Mr. Mason sagged as if relieved to have the conversation over without too much histrionics. Without another word, she fled the library for the little room beside the nursery that had been her home these past five years. She didn’t have much to pack, but her sorrow would add significant weight to her luggage.


True to his typical style, Mr. Mason left the next day for New York, saying he would return in one week. He left it to her to break the news to Mary. As Anna had expected, Mary was devastated. She cried for hours and refused to eat. Anna tried to console her, telling her that she was getting a real mother and, possibly in a year or two, a brother or sister. That seemed to help. 

They decided since they were going to be together for only one more week, they would set aside the schoolwork and make it a time of fun. That way, they would both have happy memories to look back on.

Anna wanted to have one of the footmen go to the forest and bring back a Christmas tree so they could decorate it, but Mrs. Burns, the head housekeeper, overruled her. She said Mr. Mason’s new wife would want to decorate the tree in her own taste and might even be bringing some personal ornaments with her. She and Mrs. Burns compromised by having a footmen chop down a very small tree that would fit on the table in Mary’s room. For two days, she and Mary made their own decorations and hung strings of popcorn, ribbons, and ornaments made of paper and cloth on the tree.

The next day they helped Agnes, the cook, in the kitchen, baking cookies and making custard pudding. They played with Mary’s dollhouse, had tea parties in the morning room, and made a formal gown for Mary’s favorite doll. 

When the last day came, the weather was clear and crisp and the snow was thick on the ground: a perfect day to play outside. They built a snowman outside the dining room window and gathered some small pine branches for Mrs. Burns to place around the house. After lunch, they climbed a large hill near the side of the house, one they’d climbed hundreds of times over the winters, dragging a sled and anticipating the thrilling ride down. The hill—smooth, steep, with a three-foot shelf midway down—sent the sled airborne for a few feet before landing back on the hill and finally slowing down as the ground flattened. The sled was a long one made to hold two people. A rope tied to the two handles gave it a minimum amount of steering.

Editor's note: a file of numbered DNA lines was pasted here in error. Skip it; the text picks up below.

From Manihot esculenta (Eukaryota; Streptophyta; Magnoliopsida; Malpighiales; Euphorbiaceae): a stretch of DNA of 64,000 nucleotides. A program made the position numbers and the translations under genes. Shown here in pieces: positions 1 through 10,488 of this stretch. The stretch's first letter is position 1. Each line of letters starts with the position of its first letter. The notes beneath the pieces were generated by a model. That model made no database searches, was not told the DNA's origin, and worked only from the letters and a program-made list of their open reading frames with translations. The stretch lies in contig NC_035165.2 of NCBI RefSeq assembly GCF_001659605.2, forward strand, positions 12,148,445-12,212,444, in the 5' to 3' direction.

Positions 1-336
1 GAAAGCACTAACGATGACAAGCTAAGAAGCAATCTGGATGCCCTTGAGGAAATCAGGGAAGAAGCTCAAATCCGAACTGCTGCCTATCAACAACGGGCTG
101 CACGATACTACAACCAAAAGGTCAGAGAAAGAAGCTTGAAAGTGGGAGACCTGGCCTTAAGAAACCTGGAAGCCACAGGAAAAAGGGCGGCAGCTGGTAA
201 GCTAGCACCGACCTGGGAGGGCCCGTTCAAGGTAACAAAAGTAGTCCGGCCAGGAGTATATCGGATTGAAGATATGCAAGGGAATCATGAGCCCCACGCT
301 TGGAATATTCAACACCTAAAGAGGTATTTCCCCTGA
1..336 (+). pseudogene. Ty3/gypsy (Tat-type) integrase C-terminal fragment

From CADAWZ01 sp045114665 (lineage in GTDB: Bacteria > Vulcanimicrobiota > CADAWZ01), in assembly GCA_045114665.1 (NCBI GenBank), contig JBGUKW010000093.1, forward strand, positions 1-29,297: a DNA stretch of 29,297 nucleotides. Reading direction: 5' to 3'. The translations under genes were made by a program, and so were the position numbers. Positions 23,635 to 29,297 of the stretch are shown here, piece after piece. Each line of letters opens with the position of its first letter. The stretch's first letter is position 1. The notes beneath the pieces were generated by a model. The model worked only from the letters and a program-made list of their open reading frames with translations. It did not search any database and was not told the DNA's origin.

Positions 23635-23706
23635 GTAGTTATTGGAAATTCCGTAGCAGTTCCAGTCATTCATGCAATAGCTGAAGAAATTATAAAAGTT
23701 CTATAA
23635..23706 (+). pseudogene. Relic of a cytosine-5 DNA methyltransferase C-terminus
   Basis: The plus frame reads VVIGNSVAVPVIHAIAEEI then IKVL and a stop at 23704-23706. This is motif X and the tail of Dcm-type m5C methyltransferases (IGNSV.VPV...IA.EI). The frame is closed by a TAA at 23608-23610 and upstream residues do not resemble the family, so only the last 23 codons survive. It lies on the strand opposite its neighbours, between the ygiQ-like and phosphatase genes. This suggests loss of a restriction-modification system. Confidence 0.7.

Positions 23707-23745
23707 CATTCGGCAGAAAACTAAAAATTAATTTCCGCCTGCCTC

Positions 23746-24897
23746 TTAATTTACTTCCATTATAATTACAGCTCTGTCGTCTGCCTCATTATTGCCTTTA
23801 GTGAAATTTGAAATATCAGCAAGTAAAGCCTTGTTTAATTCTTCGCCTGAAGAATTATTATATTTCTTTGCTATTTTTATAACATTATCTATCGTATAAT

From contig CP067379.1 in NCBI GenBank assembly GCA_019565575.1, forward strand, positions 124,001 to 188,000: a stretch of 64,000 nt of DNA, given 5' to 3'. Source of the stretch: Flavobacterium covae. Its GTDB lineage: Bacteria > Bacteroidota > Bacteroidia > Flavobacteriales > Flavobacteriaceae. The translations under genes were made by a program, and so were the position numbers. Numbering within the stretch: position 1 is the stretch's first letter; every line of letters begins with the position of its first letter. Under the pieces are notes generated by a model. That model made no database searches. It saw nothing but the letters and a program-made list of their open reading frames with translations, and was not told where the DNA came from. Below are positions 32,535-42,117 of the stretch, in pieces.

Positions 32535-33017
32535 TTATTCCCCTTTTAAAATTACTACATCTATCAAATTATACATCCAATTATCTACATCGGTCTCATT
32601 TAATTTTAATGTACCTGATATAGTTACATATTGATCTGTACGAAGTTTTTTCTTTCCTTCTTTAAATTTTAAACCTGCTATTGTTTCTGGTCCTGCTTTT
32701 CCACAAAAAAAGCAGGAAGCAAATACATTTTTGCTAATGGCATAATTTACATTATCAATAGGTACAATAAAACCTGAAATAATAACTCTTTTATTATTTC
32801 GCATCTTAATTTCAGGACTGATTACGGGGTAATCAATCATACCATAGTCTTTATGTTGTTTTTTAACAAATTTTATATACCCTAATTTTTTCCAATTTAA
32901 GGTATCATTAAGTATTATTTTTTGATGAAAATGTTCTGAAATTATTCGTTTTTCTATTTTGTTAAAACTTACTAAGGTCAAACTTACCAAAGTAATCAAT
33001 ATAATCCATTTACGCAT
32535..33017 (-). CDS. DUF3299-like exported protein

It took them a while to haul the heavy sled up the hill. When they reached the top, they sat on a large rock and rested. 

Mary leaned up against her. “Anna, I don’t want you to leave.”

Anna gave her a hug. “I know, sweetheart. I don’t want to leave either, but your new mother is coming tomorrow and she will take care of you.”

“I want to write to you. I want to be able to tell you things. It won’t be like talking to you, but at least I won’t lose you.” Mary sniffed. 

Anna pulled a handkerchief out of her pocket and handed it to the little girl. She knew full well that Mr. Mason would never allow Mary to write. He wanted Mary and his new wife to become like mother and daughter. He was right. If Anna stayed, Mary would always come to her rather than her stepmom. 

“I’ll tell you what, I promise to answer every letter that you write.”

The wind was picking up, and it was getting colder. They finally prepared to slide downhill. Anna sat in the front so she could hold the rope and steer. Mary sat behind her, clinging to Anna’s coat, with her feet on the sled on either side of Anna’s hips. 

The sledding conditions were perfect. The snow was a four-inch layer of soft powder. The sled picked up speed as they headed down the steep incline. Everything was going well until the runners hit a rock hidden by the snow. The sled lurched hard to the left, and Mary lost her grip, coming off the sled and rolling in the snow before stopping. The loss of her weight made the sled go even faster. Anna was afraid to let go and roll off in case there were more hidden rocks. 

The sled hit the shelf and flew through the air higher and faster than Anna had ever traveled before. She was frightened and clung to the steering rope. 

The air in front of her seemed to shimmer. Her gloves slipped off the rope, and before she realized it, she and the sled parted company. She fell into darkness.

Want to read more?

by Augustina Van Hoven
What happens under the mistletoe…

When a sledding accident catapults governess Annabelle O’Sullivan ninety-four years into the future, she panics. She doesn’t know how to get back to 1925, and she doesn’t know how to survive in the twenty-first century. Annabelle must depend on the kindness of a stranger and his daughter, and she repays that kindness the only way she knows how: by making a home. The longer she stays, the less she wants to leave. But can she trust this stranger with her life?

Since the death of his wife, Daniel Wagner has shut down his heart to everyone except his daughter, Olivia. Other women—including some of his employees at the ski lodge he manages—have angled for his attention. But Daniel found avoidance easy, until he was forced to rescue an unconscious woman lying in a snowdrift by the side of the road. Although the stranger seems to have no past, Daniel soon finds himself thinking about a present—and a future—with her.